I changed my blog header to the orange graphic that our neighbor Kristen made back in April for our campaign. I'm going to keep it there for a while. Orange for gun violence awareness.
Gun violence is something that hits home for me, because when I was eighteen years old, I watched my family be torn apart by a single gunshot. I will never forget the look on my mother's face when she told me. It was early on a Thursday morning, my cousin Karen and I had just returned from one of our all night adventures, where we had been terribly lost on Long Island and were giggling all the way home. The giggling stopped the moment I opened the door to see a look of horror on my mother's face. She looked as if she hadn't slept all night.
"There's been an accident," she said. Silence. I pleaded for more information "What kind of accident? A car accident? Who?" The seconds felt like hours. "Not a car accident, no. A gun accident."
A gun? I knew then it had to be my brother, Petey. He was the only one in our family who had a gun. "Where was he shot?" I searched my mind for what I thought could be the least lethal place someone could be hit by a bullet. "Was it in the leg?" My mother looked back, shook her head and said, "No, his head. The bullet is in his head."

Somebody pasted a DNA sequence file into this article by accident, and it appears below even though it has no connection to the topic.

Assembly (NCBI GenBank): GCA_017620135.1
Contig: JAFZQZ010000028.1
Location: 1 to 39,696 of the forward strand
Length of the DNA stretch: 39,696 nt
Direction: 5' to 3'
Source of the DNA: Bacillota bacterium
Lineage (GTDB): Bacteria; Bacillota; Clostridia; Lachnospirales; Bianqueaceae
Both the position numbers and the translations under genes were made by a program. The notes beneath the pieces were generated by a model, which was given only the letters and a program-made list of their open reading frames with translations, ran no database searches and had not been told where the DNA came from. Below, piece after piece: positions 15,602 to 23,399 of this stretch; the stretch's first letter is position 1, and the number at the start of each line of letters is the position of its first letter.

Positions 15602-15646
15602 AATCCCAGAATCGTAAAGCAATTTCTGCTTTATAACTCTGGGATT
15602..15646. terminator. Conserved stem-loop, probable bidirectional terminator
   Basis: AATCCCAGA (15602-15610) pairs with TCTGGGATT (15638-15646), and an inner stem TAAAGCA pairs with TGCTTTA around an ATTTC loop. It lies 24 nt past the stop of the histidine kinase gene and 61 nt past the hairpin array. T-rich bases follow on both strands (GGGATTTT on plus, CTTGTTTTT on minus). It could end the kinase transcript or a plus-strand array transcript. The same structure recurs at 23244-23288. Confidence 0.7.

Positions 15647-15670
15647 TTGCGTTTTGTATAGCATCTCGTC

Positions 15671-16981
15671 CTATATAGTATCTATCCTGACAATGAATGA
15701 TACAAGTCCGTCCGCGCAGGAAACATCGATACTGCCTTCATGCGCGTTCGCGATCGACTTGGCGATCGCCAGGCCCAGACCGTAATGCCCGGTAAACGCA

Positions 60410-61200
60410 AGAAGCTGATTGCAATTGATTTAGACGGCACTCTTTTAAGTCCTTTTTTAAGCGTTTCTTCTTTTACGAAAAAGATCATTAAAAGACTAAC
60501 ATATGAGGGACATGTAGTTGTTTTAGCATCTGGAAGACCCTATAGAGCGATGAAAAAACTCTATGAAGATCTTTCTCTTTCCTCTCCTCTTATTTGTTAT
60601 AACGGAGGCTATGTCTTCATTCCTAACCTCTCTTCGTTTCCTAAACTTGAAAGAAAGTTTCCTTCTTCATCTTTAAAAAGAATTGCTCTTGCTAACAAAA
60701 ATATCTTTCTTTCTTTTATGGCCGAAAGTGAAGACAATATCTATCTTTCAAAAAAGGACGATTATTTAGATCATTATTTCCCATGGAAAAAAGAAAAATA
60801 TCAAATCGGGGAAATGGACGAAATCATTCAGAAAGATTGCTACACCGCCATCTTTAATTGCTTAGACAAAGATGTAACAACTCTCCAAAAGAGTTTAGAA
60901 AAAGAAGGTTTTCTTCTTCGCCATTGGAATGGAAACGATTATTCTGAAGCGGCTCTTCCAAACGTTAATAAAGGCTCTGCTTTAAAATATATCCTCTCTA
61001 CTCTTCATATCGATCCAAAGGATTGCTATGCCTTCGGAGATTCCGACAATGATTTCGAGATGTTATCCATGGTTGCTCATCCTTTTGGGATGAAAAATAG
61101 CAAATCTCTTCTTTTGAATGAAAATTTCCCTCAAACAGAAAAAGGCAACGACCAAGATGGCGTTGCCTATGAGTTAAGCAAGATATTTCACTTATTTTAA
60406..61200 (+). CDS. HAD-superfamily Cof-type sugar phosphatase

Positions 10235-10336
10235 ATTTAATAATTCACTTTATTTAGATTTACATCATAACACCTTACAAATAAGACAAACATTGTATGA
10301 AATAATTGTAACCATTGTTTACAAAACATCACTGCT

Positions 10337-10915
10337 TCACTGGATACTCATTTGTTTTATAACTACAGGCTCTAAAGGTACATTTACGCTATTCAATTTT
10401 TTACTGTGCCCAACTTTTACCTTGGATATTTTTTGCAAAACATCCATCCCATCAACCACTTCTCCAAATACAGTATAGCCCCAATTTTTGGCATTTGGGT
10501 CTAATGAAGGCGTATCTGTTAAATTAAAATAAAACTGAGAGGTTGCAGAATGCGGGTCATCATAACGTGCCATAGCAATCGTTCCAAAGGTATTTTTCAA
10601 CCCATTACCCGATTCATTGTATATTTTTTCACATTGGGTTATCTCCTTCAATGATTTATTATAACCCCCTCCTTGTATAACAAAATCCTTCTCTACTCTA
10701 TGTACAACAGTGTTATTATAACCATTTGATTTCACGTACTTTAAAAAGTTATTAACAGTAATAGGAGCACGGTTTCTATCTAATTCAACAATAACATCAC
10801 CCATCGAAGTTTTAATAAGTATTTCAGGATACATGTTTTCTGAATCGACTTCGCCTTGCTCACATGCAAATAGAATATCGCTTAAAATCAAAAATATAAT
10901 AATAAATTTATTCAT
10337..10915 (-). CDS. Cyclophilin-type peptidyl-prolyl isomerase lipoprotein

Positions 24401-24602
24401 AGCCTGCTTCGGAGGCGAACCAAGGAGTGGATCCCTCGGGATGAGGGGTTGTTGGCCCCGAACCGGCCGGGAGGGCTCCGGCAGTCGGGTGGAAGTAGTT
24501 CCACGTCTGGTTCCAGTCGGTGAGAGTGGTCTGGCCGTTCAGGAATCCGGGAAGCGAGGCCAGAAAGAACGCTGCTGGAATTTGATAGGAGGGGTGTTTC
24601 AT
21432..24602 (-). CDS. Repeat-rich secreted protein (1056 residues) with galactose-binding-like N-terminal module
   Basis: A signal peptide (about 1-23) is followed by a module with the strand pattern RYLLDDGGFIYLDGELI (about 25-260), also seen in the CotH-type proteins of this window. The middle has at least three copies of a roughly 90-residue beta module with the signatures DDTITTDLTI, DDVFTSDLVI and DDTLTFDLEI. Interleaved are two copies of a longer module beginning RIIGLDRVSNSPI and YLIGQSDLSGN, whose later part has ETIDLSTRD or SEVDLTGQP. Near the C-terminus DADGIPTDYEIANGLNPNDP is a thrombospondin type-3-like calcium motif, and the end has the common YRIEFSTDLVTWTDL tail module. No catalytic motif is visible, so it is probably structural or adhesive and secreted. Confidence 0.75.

He hung on in a coma for twenty four hours and then his light went back to the universe. Our family was never the same. We made attempts to come together, but every time we gathered seemed to only amplify the loss.
I started writing a song to express my grief, but couldn't finish it for a long time. Here it is:
No parent should ever bury a child. It upsets the natural order. My heart and prayers go out to anyone who has ever lost a loved one.
Today, I also dedicate this song to my friend Vince Welnick. It is hard to believe it has been ten years since he left this earth. I miss him.
p.s. My friends are playing at Vines in San Anselmo on Friday. Hope to see you there.